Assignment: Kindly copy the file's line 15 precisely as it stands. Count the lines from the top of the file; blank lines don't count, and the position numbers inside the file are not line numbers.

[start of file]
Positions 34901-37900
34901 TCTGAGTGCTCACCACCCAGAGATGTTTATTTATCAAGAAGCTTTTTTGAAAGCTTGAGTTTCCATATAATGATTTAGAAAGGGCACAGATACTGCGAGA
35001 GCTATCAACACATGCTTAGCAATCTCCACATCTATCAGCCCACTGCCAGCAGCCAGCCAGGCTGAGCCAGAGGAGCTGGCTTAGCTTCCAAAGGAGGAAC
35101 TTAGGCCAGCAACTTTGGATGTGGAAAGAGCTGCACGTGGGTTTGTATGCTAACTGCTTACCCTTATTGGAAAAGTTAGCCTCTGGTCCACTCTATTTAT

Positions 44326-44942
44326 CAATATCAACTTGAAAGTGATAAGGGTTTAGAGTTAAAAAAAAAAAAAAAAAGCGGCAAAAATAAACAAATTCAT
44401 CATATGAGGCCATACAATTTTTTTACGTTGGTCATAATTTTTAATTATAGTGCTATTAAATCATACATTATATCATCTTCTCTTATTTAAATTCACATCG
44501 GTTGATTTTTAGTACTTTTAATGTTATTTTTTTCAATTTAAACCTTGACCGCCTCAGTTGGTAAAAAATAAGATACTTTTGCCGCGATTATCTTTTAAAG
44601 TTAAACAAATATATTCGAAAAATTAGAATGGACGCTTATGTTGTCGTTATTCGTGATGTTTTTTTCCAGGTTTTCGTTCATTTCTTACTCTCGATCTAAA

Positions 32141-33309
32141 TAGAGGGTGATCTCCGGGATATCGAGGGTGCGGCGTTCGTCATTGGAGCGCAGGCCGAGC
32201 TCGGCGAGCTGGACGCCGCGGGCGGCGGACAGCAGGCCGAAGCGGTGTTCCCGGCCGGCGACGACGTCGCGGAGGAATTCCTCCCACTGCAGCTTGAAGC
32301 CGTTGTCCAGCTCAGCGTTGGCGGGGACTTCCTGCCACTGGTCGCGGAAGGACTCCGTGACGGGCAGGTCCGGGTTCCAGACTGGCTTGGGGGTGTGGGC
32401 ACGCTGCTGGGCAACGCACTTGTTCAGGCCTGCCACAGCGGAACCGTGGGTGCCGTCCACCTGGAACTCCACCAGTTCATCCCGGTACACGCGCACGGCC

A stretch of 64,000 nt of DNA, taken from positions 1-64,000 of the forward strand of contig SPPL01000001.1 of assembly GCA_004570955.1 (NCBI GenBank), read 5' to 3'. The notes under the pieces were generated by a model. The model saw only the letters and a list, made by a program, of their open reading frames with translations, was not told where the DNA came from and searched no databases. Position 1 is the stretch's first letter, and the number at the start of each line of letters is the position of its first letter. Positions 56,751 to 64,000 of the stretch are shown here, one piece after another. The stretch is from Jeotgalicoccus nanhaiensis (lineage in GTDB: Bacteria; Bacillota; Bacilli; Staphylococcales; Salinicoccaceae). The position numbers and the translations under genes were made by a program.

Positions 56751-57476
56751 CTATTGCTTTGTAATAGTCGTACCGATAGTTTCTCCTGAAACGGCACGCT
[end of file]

A stretch of 64,000 nt of DNA, taken from positions 1-64,000 of the forward strand of contig SPPL01000001.1 of assembly GCA_004570955.1 (NCBI GenBank), read 5' to 3'. The notes under the pieces were generated by a model. The model saw only the letters and a list, made by a program, of their open reading frames with translations, was not told where the DNA came from and searched no databases. Position 1 is the stretch's first letter, and the number at the start of each line of letters is the position of its first letter. Positions 56,751 to 64,000 of the stretch are shown here, one piece after another. The stretch is from Jeotgalicoccus nanhaiensis (lineage in GTDB: Bacteria; Bacillota; Bacilli; Staphylococcales; Salinicoccaceae). The position numbers and the translations under genes were made by a program.